So look, I don't care if the guy who added me on Facebook is pissed off because I don't think spaghetti squash cures schizophrenia. That's not why I'm writing this. I'm writing this because it could literally save someone's life.

Don't get me wrong, meditation, CBT, mindfulness, etc. can help manage depression. But these things can't "cure" depression. Except in certain cases (some traumatic depression, etc.) depression is a lifelong condition. There is no "cure." Only treatment and management. For a lucky few, symptoms can be managed without medication, but for many others, they cannot.

The big problem with this viral image is that it reinforces the stigma surrounding mental illness- that it's not real, that medication is somehow the lazy/wrong way out, that Depression is the same thing as sadnesss. Many sufferers of mental illness feel too guilty, or too ashamed to seek help, because of messages like this. Why is this important?

Depression is the most common illness among those who die from suicide, with approximately 60% suffering from this condition. [source] Along with suicide, there are lifelong complications associated with mental illness: constant hopelessness, extreme fatigue, difficulty concentrating, and increased rates of cancer and heart disease (to name a few). Every day someone doesn't receive treatment is another day they are forced to suffer in silence.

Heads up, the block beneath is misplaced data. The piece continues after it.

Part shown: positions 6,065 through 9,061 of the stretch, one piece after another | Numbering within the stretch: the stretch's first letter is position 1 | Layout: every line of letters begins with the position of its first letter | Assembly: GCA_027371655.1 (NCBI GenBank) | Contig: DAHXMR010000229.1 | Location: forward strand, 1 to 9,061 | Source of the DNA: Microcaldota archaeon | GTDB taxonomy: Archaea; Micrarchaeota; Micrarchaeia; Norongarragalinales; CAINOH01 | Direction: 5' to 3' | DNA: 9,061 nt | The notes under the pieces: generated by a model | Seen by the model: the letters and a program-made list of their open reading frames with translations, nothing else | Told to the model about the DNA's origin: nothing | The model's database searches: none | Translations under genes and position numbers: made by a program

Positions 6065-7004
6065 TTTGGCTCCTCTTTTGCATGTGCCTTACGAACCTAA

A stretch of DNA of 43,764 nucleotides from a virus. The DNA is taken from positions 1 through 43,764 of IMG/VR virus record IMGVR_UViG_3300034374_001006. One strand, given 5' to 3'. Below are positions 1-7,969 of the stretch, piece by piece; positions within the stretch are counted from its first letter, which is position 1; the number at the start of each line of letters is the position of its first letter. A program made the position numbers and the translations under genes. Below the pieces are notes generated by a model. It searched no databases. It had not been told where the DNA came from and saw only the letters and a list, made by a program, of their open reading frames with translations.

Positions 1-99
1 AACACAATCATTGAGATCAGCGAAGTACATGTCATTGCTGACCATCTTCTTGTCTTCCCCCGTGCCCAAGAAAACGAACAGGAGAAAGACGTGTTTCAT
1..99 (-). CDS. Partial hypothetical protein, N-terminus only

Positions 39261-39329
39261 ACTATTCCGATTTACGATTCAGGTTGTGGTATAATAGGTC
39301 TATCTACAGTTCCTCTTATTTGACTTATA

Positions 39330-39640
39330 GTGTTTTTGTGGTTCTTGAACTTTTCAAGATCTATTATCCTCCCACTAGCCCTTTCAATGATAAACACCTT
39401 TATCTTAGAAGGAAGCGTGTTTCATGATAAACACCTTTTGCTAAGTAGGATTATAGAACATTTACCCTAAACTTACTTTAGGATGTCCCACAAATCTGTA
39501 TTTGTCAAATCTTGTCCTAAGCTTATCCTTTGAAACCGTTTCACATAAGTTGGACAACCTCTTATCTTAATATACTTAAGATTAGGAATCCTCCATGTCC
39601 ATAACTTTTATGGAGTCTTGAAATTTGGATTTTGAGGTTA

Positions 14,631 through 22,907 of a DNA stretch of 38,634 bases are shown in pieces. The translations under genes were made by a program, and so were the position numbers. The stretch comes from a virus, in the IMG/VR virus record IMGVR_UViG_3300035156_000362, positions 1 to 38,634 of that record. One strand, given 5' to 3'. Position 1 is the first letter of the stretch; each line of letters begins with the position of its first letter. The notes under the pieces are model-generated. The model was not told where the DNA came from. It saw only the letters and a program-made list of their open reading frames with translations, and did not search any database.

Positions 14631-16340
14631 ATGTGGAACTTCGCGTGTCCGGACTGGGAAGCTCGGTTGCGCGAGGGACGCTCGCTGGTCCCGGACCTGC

I could go on and on about the science of Depression and Anxiety, but there are so many peer-reviewed sources available- sources that are more reputable than my blog. So for the sake of this essay I'll just say: People, it's not that hard-- mental illness has physiological roots that emerge as psychological symptoms. Just because obsessive compulsive disorder doesn't make you break out in itchy welts, doesn't mean it's not a disease that needs understanding, appropriate treatment, and -yes- self-management. You wouldn't tell a diabetic not to take their insulin and just start speed-walking. Because it's fucking dangerous. So don't go around telling mentally ill people not to take their medication. You don't know what they're going through, and you don't know how they might interpret what you're saying. They may...
  • Be newly receiving treatment for a serious mental illness, but still be in denial of their condition.
  • Feel guilty about their disease, and think seeking medical help makes them "weak."
  • Doubt that mental illness is real and can be treated.
  • Be suicidal and already self-loathing.